Bishops (and Popes) don’t choose their successors. That’s not what Apostolic Succession means. It means that an Apostle ordained a Bishop, and he ordained another Bishop, up to current day, with an unbroken line of ordinations. The manner in which a Bishop (or Pope) is chosen is irrelevant (and it has changed over time). A person is a valid Bishop because he was ordained by a valid Bishop. Everything else is irrelevant.

Regarding the Apostolic Succession, How can we know for sure they are the right successor? They died and then the remaining group of bishops (not of rome) voted them in?

How is this process seen as having no chance to be flawed?

Math. Yes, math. Cutting and pasting from one of my posts a couple of years back about this topic…

Historical records cannot prove that Apostolic Succession is truly unbroken, nor can doctrine. But we DO know this from basic math. We know it **beyond all possible doubt**! This is NOT a matter of faith - it is a provable fact (and I’m about to prove it) If you ever thought that Bishops were bad at math, guess again!

The Emperor Constantine signed the Edict of Milan in 313 AD, which ended religious persecution in the Roman Empire. Before that, being a Bishop could get you killed, so it would be stupid for someone to impersonate a Bishop. It was risky enough being a *real* Bishop.

Constantine himself became a Christian, and suddenly it was very fashionable (and perhaps profitable) to be a Christian. The Church was confronted with an unprecedented wave of conversions, and possibly with the problem of some people misrepresenting themselves as Christian priests and Bishops. Credentials were difficult to verify back in those days.

(The Early Fathers have not ever said anything about *actual* invalid Bishops. We have no evidence that any ever existed. But it was a possibility that had to be considered.)

The problem was not really so much about a few illicit “bishops,” but what would happen if those “bishops” “ordained” other men as “bishops” (who were not aware of the illicit nature of their “consecrators”). Suddenly, the whole Apostolic foundation of Catholic Orders could be called into question (indeed, as you have questioned).

The Church needed a solution to this problem - some way to **guarantee** that Episcopal Ordinations were valid, *even if the validity of the consecrators could not be assured*. The Church turned to mathematics.

Twelve years after the Edict of Milan, the Church convened the very first full Ecumenical Council, the great Council of Nicea. This topic was on the agenda.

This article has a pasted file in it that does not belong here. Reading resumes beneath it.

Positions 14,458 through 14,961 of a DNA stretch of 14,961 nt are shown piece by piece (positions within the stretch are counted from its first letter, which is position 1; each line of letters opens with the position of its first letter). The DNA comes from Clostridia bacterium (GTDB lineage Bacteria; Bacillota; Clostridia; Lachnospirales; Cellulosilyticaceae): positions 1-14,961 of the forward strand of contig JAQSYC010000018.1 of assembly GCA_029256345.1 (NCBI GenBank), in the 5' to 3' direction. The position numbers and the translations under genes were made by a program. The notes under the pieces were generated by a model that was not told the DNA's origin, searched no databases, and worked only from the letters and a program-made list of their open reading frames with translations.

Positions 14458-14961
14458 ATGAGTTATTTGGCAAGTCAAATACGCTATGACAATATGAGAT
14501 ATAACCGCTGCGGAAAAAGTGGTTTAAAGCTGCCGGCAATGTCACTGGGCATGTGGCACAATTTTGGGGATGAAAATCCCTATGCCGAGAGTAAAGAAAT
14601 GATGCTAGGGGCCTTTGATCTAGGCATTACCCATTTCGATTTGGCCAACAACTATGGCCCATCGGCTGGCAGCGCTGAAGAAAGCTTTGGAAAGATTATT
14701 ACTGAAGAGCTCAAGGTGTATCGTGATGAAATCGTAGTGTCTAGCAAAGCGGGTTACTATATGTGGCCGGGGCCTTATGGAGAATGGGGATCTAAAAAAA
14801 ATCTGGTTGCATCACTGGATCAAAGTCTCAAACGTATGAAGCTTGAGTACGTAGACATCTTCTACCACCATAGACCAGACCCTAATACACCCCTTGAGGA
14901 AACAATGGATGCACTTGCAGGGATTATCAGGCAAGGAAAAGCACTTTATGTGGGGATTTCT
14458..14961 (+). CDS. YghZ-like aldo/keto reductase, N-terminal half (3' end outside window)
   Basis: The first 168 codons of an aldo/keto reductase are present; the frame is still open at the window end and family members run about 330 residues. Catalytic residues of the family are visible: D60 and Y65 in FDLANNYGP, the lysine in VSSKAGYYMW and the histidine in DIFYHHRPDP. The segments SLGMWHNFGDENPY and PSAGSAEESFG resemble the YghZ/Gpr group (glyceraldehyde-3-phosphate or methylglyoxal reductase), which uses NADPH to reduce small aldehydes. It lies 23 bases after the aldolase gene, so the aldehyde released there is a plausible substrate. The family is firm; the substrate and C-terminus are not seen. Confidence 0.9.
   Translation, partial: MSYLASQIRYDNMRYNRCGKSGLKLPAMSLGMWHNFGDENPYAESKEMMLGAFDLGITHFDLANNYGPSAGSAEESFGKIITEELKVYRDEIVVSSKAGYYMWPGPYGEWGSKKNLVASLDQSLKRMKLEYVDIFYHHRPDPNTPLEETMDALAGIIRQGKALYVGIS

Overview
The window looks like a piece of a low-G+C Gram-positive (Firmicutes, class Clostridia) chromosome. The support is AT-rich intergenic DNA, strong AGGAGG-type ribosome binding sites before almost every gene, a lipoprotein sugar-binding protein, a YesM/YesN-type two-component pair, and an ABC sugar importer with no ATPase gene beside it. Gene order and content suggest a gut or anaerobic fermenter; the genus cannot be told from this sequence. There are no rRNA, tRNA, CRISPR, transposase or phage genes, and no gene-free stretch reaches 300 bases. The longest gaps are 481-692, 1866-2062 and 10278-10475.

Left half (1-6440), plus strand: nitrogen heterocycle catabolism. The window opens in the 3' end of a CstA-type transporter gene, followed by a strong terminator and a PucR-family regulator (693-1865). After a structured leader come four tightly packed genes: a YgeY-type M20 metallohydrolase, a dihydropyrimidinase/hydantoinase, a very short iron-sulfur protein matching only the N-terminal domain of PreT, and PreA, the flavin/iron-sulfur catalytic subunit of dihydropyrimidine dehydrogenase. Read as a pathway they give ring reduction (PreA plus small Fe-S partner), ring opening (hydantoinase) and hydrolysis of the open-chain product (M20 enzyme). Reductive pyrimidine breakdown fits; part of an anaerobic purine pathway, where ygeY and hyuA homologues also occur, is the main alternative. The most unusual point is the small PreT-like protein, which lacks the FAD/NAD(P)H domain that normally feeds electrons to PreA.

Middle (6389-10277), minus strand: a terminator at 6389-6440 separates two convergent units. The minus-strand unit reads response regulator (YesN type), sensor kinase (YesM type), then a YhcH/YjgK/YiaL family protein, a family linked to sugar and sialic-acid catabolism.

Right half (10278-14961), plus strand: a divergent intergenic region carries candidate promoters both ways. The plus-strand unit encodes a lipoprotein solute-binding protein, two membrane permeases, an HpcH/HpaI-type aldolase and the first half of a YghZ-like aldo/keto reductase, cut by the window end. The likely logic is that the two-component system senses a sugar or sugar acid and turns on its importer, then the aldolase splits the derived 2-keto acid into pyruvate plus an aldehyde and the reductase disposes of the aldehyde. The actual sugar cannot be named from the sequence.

Only one Bishop is needed to validly ordain another Bishop. But the very first Ecumenical Council, Nicea, imposed a rule (Canon 4) which remains in place to this day - a licit Episcopal Ordination requires *at least* three Consecrators. As long as just one is valid, the Ordination is valid (FWIW, it is customary for an Episcopal Ordination to be celebrated by many Bishops (ten or more). But let’s just assume every Ordination had just three Consecrators.

Suppose that there were invalid bishops running around in 325 AD (we don’t know that there actually were - there are no records of spurious bishops - but it could have happened). Suppose we accept the ridiculous idea that as many as 1 in 20 bishops was invalid. What is the probability of selecting three invalid bishops? It’s 20 x 20 x 20 (assuming there are at least 22 invalid bishops). That is a probability of 1 in 8000. The first generation of Bishops had 1 in 20 invalid bishops, but the second generation has only 1 in 8000 invalid bishops.

The probability of selecting three invalid bishops from such a pool is 8000 x 8000 x 8000, which is 1 in 512,000,000,000 (that’s 512 *billion*). As you see, the line of succession actually purifies itself over time. There have been hundreds of generations of Bishops, meaning the probability of having even one invalidly ordained bishop is staggeringly improbable. It’s what physicists call a “small but nonzero probability.” That is about the same probability that all of the air will disappear from your living room (it could happen, but it is staggeringly unlikely).

The math wins, every time. The only way the math could not win is if 2/3 + 1 of all bishops were invalid at any point in time, and Episcopal ordinations *never *had more than three consecrators (whereas it is common to have many more). For this extreme situation to occur in the twelve-year window of opportunity between the Edict of Milan and Nicea-1 is patently absurd.

It is therefore unnecessary that we know (and can prove) any Bishops episcopal lineage. We don’t need knowledge of history, or even the guidance of the Holy Spirit, to know that every Bishop has valid Apostolic succession. We know this by simple math.